In addition, I pay a lot of attention to the quality of my writing, even though I’ve read that people just skim blogs looking for ideas and don’t pay much attention to the writing. I want to give my readers a rich, positive, quality experience each time that they read one of my blog posts. I guess, in a way, I want “Abundance Blog” to be to blogs, what Rolex is to watches (without the hefty price tag).

5. Do you generate any significant income through your blog and other websites, or is most of your income generated offline?

There’s a steep learning curve to making money online; it’s certainly not easy. One of the objectives for my blog and my other online activities is to earn passive income, as I said earlier in this interview. I’m already doing that. Now I just plan to gradually keep setting higher goals for myself in terms of how much passive income I make online. In the meantime, I do generate income offline.

6. I follow you on Twitter and it seems like you pretty much write from anywhere; is my perception correct?

I write mainly from my home office. I also write from a club I belong to that has a pool overlooking the ocean. I can sit there all day and write. Then, when I want to take a break, I can watch the fishermen in their tiny boats, and the cruise ships and container ships waiting in line to transit through the Panama Canal.

7. How many books have you written, and where do you find the time to write so much?

I’ve written one eBook so far, How to Be More Creative, A Handbook for Alchemists. It’s a guide to living a more creative life, and I’m happy to say that it’s gotten a lot of very positive reviews. I’m also in the process of writing another eBook which should be ready soon: “How to Live Your Best Life –The Essential Guide for Creating and Achieving Your Life List.” The second eBook is going to help people create a bucket list—a list of all the things they want to do before they die–, as well as give them tips, tools, and resources so that they can get out there and achieve their life goals.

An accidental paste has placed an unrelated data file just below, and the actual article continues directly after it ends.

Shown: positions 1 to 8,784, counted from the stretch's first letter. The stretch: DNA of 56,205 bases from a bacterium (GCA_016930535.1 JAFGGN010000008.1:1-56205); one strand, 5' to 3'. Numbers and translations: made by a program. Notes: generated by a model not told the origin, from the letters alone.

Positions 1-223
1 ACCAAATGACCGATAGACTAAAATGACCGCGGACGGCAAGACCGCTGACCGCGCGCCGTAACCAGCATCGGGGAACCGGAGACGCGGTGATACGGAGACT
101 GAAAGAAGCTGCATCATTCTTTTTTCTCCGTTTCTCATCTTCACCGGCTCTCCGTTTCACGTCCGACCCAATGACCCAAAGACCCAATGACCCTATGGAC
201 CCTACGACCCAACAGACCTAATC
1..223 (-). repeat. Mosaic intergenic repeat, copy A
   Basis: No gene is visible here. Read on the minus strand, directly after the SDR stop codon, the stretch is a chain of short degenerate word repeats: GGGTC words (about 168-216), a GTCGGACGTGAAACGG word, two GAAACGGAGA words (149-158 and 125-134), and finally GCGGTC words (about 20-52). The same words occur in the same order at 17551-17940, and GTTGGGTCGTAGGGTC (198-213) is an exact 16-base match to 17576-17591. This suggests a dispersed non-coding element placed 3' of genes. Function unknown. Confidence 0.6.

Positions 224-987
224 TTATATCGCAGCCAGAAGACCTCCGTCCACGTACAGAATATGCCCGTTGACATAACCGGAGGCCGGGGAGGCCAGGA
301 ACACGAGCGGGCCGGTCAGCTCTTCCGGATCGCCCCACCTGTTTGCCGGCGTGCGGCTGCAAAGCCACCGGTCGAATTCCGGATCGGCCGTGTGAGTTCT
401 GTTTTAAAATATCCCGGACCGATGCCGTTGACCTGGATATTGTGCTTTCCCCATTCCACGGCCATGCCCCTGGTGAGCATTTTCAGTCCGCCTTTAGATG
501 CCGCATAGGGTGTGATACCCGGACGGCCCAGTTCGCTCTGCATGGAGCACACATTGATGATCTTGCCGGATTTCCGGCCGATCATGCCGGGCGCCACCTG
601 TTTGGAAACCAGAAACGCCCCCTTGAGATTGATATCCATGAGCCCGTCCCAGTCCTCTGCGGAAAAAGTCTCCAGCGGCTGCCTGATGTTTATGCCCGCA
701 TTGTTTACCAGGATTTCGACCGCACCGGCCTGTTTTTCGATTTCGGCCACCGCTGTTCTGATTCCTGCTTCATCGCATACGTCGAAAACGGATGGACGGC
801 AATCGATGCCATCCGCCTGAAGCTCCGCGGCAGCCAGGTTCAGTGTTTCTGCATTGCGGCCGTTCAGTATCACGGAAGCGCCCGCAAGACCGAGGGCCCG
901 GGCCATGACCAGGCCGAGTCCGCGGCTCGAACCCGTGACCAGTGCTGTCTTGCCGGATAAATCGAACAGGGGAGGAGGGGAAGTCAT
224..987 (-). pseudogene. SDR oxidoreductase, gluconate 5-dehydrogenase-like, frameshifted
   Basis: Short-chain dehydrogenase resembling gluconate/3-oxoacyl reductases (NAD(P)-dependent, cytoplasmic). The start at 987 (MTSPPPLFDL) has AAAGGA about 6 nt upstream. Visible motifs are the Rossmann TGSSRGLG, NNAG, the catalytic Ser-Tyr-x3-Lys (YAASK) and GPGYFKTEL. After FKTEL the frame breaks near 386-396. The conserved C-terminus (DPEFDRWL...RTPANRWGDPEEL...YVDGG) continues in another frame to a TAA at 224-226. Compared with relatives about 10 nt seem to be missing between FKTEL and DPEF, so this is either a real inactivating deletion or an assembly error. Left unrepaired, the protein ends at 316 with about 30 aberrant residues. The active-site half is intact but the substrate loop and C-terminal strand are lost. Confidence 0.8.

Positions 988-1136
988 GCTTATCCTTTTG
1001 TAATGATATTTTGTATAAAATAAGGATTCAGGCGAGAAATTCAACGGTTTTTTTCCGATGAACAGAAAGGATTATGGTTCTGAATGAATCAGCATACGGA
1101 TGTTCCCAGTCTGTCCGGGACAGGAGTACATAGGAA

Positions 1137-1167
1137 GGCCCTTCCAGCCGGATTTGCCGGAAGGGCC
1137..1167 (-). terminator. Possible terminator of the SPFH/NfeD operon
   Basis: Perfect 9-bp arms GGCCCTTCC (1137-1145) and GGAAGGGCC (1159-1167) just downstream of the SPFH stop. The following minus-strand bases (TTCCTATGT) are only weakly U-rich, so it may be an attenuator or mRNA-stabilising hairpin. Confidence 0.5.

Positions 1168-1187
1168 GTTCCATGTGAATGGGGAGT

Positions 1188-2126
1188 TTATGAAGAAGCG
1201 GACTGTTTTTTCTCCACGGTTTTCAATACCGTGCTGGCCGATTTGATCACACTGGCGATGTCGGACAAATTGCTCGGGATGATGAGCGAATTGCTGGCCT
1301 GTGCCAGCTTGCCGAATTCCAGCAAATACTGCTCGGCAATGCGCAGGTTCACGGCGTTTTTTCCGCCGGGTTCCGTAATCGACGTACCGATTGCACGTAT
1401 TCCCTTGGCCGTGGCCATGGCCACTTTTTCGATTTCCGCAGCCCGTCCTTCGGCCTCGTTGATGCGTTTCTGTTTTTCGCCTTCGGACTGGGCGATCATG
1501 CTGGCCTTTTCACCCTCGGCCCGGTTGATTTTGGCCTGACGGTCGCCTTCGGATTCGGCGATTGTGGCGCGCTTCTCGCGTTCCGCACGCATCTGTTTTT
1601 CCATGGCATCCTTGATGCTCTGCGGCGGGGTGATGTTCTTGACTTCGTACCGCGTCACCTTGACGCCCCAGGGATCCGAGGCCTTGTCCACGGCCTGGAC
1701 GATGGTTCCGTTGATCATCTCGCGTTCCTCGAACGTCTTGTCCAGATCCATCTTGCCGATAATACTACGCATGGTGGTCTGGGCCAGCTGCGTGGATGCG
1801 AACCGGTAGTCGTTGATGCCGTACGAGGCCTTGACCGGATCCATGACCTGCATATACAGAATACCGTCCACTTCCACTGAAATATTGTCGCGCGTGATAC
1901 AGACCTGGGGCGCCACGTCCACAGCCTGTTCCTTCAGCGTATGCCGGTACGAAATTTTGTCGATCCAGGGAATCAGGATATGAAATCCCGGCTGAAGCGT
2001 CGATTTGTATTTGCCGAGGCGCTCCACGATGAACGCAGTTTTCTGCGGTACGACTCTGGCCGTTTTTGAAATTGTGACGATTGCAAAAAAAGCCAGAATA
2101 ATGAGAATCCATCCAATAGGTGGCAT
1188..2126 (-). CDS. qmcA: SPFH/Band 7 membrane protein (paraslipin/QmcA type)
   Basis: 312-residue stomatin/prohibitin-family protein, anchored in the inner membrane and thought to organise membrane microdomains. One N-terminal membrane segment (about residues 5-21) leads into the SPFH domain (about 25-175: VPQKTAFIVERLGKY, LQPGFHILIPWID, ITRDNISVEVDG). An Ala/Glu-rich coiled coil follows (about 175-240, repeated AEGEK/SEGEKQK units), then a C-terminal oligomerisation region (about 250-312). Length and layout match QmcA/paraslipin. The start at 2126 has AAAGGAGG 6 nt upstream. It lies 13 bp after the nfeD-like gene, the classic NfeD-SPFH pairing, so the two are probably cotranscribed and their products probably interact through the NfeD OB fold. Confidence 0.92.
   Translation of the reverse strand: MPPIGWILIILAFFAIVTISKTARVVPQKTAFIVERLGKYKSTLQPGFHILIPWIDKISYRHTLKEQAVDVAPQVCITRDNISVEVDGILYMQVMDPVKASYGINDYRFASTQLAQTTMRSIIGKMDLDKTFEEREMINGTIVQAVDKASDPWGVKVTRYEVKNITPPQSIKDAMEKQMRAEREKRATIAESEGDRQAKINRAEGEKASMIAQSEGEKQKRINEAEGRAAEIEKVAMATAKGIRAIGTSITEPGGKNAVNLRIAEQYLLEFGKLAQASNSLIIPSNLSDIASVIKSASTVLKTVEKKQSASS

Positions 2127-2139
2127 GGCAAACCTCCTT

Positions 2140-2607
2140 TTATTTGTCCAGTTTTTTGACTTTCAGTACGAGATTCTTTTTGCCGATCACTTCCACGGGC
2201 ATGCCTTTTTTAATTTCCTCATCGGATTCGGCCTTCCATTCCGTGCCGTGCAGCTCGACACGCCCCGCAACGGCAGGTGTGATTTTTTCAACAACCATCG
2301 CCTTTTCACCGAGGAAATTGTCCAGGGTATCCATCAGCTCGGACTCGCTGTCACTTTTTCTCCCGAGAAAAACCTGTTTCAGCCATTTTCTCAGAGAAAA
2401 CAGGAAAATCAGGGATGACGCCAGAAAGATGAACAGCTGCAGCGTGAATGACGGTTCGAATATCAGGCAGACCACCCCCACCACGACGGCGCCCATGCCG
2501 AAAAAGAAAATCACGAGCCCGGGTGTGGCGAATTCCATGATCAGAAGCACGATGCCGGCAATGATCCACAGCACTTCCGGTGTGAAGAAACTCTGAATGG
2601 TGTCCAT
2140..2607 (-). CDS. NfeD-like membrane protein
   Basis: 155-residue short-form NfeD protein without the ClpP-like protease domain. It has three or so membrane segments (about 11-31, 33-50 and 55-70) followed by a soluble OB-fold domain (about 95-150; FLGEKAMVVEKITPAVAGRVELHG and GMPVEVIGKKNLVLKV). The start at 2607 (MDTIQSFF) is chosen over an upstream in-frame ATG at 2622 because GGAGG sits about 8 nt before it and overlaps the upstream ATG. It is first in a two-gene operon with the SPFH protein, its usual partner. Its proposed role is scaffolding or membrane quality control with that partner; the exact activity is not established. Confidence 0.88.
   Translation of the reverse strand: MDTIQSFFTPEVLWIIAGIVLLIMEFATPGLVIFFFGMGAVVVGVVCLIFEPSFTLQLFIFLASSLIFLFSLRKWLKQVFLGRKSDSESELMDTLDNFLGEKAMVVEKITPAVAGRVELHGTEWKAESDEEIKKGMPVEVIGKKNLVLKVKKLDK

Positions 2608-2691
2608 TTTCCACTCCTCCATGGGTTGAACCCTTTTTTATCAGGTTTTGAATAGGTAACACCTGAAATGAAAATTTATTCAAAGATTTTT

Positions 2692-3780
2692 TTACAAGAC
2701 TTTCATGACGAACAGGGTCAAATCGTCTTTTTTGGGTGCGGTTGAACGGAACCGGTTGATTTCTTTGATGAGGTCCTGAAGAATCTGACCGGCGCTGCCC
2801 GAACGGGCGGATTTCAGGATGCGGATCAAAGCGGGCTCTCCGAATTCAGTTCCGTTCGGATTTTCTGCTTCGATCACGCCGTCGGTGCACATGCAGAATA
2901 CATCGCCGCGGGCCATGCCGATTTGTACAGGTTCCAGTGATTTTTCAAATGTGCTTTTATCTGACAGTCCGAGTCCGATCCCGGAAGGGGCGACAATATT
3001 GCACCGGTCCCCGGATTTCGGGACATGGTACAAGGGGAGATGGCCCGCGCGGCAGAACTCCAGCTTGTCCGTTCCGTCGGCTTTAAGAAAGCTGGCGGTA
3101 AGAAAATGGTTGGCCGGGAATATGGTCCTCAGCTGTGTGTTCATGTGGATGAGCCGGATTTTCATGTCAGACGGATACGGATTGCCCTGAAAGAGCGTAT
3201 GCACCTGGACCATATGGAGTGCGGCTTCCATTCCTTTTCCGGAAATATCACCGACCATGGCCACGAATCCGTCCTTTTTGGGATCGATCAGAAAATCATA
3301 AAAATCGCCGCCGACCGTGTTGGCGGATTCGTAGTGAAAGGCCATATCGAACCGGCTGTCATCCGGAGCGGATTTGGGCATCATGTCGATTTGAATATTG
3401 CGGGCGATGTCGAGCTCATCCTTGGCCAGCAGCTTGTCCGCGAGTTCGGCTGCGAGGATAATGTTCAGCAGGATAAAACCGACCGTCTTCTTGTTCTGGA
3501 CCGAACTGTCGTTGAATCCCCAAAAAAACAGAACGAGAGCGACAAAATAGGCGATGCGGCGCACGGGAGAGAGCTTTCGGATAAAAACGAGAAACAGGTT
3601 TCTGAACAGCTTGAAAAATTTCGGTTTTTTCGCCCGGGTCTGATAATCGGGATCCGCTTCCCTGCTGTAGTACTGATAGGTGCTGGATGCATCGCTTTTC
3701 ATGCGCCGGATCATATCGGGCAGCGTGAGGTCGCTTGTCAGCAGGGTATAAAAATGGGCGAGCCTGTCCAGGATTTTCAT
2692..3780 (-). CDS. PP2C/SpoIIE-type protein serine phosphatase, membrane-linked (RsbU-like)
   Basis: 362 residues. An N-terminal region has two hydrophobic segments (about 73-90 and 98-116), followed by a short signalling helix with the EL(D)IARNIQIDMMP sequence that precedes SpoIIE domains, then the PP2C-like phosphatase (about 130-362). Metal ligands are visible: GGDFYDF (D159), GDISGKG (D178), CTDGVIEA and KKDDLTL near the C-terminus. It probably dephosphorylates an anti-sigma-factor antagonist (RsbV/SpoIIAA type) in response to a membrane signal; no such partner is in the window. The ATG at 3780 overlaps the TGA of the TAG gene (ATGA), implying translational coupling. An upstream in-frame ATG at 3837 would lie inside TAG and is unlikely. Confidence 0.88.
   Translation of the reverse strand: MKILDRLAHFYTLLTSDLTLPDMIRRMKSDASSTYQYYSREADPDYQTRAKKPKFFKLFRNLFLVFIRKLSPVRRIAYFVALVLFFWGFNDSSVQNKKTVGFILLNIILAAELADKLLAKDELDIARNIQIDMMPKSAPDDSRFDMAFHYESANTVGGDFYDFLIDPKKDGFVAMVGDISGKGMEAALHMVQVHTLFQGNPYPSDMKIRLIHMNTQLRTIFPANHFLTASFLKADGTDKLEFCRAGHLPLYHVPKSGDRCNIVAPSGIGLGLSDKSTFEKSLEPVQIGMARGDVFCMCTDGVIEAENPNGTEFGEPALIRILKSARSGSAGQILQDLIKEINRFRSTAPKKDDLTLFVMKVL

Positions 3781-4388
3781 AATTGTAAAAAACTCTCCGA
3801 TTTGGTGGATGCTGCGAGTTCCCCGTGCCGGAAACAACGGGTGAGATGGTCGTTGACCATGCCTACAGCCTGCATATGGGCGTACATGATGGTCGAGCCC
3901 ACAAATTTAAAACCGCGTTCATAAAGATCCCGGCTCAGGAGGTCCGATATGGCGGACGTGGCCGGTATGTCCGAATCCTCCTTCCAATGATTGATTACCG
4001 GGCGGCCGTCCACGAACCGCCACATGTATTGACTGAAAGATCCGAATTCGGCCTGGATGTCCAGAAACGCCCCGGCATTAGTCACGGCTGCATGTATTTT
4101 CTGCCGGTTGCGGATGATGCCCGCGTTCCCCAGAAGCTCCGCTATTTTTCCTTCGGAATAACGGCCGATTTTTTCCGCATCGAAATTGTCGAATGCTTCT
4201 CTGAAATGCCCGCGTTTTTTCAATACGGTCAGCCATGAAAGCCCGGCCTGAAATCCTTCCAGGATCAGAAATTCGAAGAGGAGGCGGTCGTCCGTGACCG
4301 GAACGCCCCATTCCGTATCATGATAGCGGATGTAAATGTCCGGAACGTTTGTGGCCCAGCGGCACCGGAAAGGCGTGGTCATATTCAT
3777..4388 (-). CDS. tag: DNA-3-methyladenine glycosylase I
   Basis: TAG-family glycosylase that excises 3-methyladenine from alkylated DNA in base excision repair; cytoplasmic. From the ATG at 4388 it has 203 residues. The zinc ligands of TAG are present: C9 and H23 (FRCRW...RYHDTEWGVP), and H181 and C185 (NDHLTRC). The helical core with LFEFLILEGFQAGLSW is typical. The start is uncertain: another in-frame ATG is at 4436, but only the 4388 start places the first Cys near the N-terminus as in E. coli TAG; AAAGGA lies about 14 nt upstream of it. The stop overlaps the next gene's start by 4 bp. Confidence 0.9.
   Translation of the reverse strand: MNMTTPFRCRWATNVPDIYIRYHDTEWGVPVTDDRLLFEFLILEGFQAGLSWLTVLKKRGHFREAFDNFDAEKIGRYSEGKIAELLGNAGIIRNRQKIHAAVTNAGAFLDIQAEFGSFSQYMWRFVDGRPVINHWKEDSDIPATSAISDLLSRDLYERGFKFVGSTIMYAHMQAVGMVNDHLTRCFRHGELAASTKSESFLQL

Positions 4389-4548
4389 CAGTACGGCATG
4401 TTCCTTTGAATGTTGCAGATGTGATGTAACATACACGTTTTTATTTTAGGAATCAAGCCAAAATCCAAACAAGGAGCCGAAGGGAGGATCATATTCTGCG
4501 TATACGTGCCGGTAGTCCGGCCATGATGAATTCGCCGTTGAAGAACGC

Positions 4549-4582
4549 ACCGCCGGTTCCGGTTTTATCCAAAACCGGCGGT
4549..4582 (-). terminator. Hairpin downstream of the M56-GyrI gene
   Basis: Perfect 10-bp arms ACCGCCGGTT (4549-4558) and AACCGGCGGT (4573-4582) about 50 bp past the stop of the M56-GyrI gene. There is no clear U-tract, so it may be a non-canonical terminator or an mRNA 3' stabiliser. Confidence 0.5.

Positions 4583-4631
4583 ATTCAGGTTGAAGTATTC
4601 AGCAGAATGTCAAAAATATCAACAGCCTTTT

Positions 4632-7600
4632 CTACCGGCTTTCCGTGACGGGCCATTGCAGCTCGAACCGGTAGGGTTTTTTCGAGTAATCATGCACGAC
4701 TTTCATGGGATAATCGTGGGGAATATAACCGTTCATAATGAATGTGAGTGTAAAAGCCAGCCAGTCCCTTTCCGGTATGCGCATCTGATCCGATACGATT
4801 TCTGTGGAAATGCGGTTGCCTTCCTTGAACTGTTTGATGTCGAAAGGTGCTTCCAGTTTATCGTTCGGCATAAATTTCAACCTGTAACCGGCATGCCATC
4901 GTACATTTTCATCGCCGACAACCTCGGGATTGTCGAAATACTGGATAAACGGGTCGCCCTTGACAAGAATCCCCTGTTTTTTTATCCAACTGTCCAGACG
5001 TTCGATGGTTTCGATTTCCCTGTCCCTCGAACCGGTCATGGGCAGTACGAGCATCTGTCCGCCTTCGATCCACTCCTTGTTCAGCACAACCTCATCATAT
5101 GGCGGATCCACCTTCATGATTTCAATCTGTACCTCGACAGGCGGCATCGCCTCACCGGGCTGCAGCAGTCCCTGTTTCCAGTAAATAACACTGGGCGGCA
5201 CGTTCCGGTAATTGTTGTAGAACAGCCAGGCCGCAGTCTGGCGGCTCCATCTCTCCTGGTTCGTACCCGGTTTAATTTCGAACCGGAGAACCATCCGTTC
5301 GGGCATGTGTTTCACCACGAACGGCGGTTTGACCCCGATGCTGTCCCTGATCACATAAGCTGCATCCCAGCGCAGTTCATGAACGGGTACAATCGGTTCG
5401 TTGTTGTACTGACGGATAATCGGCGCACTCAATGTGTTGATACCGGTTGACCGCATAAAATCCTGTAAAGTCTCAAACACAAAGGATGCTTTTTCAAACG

How do I find the time to write so much? One of the topics I write about on my blog is productivity, and I try to follow my own advice. 🙂

8. You use Disqus on your blog, and as you know, I’m an opponent of that and other services like it. How do you find it works for you overall?

I like Disqus because I feel that it makes my blog more interactive. For example, people can share their comments on Twitter and other social networking sites. In addition, once you create a Disqus account it’s really easy to leave a comment on any other blog that uses Disqus.

9. Your blog is well respected in the blogging community; you’re always showing up on some list I come across, and I even included your blog on one of my top lists. How do you feel about the accolades?

I love it when my blog is mentioned by others, whether it’s by linking to one of my posts or by including me in a list of “top” blogs. I get people leaving comments on my blog all the time letting me know that they just recommended “Abundance Blog” to their readers, or that they linked to something I wrote, and I just get a huge smile on my face every time I read that. It makes me feel like people enjoy and appreciate what I write, and that’s a great feeling.

10. What three short recommendations could you give to people who feel like they’re struggling with both their blogs and their life?

I would tell people to make happiness their number one goal in life, and that happiness is a choice. In addition, happiness is a state of mind, so it’s something that you can have access to at any moment, regardless of what might be going on around you at any given moment. Also, you need to persevere. The people who get what they want in life are those who know what they want, who keep their eye on the ball, and who keep taking the necessary steps to get there, no matter what.

Once again, I thank Marelisa for this interview, which I hope all of you read, then follow back to her blog. You’ll be a better person for it.

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Sunday Question – What Are Your Habits?

I have no siblings. My mother was also an only child. I moved around a lot as a kid, and as an adult, until I purchased my house, I had lived in 9 different places in 25 years.